ISTANBUL, July 8 (Xinhua) -- The upcoming presidential election will be crucial in determining the orientation of Turkey's political landscape, analysts here said Tuesday.
The balloting is scheduled for August 10, and if none of the candidates receive more than 50 percent of the votes, a second round will be held on Aug. 24.
Experts agreed that the presidential election will determine the future of the country's political life. Fierce competition is expected among the main candidates, incumbent Prime Minister Recep Tayyip Erdogan, Ekmelleddin Ihsanoglu, a rather conservative candidate fielded jointly by the country's biggest opposition party, Republican People's Party (CHP), and Nationalist Movement Party (MHP), and Selahattin Demirtas, leader of the pro-Kurdish Peoples' Democratic Party (HDP).
Erdogan heads the ruling Justice and Development Party (AKP).
According to a recent survey conducted by Metropoll, 47.9 percent those polled said that they would vote for Erdogan. Some 43.6 percent indicated they would cast their vote for Ihsanoglu. Demirtas got 4.9 percent.
Sinan Ogan, who heads the Center of International Relations and Strategic Analysis, told Xinhua that if Erdogan wins, he will likely adopt a discourse leading to greater polarization in society.
Ali Kose, an honorary head of Sociology Association, agreed saying Erdogan shows no signs that he is going to embrace all the people of Turkey.
"Erdogan gets most of his votes from the conservatives and religious people. He even decorated his speech in which he declared his presidential candidacy with too many religious motives," Kose said, adding "He thinks that he can win the election by consolidating his party's foundation which is based on religion."
If Erdogan is elected president, his tendency of ruling Turkey toward a more religious country will be strengthened, Kose said.
However, Sinan Ulgen, head of Center of Economy and Foreign Policy Studies, sees two possible scenarios for the Erdogan's presidential rule.
He said that Erdogan, whose influence is believed to be considerably weakened in the West especially in the wake the Gezi park resistance movement, could take measures to improve his image.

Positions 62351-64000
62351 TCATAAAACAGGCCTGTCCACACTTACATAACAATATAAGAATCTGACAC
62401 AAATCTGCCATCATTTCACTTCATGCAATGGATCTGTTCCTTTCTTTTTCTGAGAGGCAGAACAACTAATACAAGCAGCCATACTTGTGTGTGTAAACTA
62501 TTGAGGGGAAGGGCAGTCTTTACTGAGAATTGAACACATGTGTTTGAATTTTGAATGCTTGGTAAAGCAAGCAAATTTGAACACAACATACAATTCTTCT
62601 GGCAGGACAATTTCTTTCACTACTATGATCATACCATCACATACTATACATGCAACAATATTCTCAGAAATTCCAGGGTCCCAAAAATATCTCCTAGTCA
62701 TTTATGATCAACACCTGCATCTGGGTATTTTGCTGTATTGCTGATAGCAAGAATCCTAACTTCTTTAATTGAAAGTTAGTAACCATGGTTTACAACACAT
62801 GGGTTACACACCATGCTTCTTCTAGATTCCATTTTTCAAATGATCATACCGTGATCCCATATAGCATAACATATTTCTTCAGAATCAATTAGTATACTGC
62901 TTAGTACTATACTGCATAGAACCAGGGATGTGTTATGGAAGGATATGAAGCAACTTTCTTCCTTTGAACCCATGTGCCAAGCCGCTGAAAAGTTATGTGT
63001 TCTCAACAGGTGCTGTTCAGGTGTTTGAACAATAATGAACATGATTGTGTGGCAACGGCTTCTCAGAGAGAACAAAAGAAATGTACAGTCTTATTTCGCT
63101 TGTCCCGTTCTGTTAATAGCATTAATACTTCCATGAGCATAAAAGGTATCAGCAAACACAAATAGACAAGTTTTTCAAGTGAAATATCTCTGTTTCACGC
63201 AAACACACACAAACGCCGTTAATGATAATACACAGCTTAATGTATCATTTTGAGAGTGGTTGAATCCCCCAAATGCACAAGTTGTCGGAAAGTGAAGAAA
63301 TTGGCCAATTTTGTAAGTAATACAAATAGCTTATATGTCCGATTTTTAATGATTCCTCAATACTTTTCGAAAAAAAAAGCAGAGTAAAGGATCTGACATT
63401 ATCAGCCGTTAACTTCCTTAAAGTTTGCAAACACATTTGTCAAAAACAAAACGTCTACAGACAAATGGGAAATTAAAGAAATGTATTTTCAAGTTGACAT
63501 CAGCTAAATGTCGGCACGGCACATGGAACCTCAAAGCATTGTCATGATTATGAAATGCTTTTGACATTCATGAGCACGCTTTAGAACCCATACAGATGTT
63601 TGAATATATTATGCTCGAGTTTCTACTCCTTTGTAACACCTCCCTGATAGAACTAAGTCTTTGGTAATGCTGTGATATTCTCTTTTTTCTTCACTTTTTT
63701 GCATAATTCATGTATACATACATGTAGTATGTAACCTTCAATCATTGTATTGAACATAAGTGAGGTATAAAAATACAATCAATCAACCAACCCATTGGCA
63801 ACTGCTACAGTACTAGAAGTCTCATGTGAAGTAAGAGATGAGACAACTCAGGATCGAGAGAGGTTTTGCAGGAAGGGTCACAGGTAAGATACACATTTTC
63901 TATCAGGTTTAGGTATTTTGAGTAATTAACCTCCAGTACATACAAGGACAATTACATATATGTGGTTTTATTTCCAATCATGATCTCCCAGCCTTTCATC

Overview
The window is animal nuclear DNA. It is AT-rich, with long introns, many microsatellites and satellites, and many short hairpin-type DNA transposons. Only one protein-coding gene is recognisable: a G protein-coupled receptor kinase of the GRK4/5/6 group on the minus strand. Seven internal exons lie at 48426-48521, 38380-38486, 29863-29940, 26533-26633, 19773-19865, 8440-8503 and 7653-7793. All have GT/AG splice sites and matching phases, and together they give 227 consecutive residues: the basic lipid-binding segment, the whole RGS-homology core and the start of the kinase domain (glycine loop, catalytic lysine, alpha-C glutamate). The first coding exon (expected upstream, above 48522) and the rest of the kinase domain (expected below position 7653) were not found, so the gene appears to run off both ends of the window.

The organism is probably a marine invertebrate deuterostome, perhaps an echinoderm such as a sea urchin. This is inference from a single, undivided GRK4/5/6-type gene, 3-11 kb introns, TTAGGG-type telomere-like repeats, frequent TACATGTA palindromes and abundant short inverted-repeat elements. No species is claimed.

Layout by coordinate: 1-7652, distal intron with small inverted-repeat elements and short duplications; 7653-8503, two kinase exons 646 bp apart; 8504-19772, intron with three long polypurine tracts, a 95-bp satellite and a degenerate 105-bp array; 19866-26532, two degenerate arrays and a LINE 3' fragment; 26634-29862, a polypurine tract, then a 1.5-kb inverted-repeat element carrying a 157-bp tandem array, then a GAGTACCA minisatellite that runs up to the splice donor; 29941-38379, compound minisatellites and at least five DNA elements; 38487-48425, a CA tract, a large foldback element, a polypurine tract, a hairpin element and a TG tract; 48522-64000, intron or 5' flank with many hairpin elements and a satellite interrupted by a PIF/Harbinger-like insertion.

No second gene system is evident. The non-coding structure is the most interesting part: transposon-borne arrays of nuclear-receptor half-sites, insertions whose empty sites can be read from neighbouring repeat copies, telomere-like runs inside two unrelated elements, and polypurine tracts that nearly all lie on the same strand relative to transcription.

"He could take significant steps in solving the Kurdish and Cyprus issues in order to speed up improving relations with the West," he said.
In the second scenario, however, Erdogan might feel justified to conduct policy in a way to please his "religious" followers, Ulgen said, adding "Without considering the principles of participatory democracy he would dictate his policies to the rest of the society."
Ogan described Ihsanoglu as an opportunity for Turkey in replacing Erdogan.
"He knows the region and its people very well. He could play an important role in fixing Turkey's Middle East policy and develop good relations with Western countries based on common sense," Ogan told Xinhua.
Ihsanoglu's win could be a chance for Turkey to improve its image among Western countries, he said.
Many experts agree that if Erdogan wins the presidency, his AKP will face major difficulties in ensuring unity of the party.
Unless the country's current President Abdullah Gul becomes leader of the AKP, the probability of a fragmentation inside the party will increase, experts said.
According to Sinan Ulgen, one of Erdogan's most important duties after the election will be structuring his party's future. "Who is going to lead AKP? Apart from Abdullah Gul, there is no any candidate who has a supremacy."
Ali Kose, for his part, does not expect any radical fragmentation at the AKP.
"After Erdogan's possible victory, I don't give any probability that AKP will fall apart," Kose said. "It is always very difficult for people to leave something powerful."